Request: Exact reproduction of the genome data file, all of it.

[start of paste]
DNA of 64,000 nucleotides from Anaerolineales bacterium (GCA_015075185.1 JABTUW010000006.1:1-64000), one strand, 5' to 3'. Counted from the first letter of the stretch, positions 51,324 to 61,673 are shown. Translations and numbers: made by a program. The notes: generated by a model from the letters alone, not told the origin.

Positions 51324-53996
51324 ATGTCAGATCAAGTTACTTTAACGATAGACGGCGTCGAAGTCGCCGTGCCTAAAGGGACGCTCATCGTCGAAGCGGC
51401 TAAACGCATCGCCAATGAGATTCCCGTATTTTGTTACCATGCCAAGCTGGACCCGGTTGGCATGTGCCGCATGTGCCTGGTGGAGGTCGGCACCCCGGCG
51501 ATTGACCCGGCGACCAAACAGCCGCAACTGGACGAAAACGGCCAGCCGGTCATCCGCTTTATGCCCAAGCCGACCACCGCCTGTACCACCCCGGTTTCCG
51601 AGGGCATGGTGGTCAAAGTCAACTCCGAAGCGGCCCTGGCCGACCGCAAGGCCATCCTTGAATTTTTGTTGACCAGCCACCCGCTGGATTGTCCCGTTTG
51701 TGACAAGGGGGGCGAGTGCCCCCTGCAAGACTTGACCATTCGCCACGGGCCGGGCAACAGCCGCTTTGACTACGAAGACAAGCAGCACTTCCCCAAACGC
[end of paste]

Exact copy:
DNA of 64,000 nucleotides from Anaerolineales bacterium (GCA_015075185.1 JABTUW010000006.1:1-64000), one strand, 5' to 3'. Counted from the first letter of the stretch, positions 51,324 to 61,673 are shown. Translations and numbers: made by a program. The notes: generated by a model from the letters alone, not told the origin.

Positions 51324-53996
51324 ATGTCAGATCAAGTTACTTTAACGATAGACGGCGTCGAAGTCGCCGTGCCTAAAGGGACGCTCATCGTCGAAGCGGC
51401 TAAACGCATCGCCAATGAGATTCCCGTATTTTGTTACCATGCCAAGCTGGACCCGGTTGGCATGTGCCGCATGTGCCTGGTGGAGGTCGGCACCCCGGCG
51501 ATTGACCCGGCGACCAAACAGCCGCAACTGGACGAAAACGGCCAGCCGGTCATCCGCTTTATGCCCAAGCCGACCACCGCCTGTACCACCCCGGTTTCCG
51601 AGGGCATGGTGGTCAAAGTCAACTCCGAAGCGGCCCTGGCCGACCGCAAGGCCATCCTTGAATTTTTGTTGACCAGCCACCCGCTGGATTGTCCCGTTTG
51701 TGACAAGGGGGGCGAGTGCCCCCTGCAAGACTTGACCATTCGCCACGGGCCGGGCAACAGCCGCTTTGACTACGAAGACAAGCAGCACTTCCCCAAACGC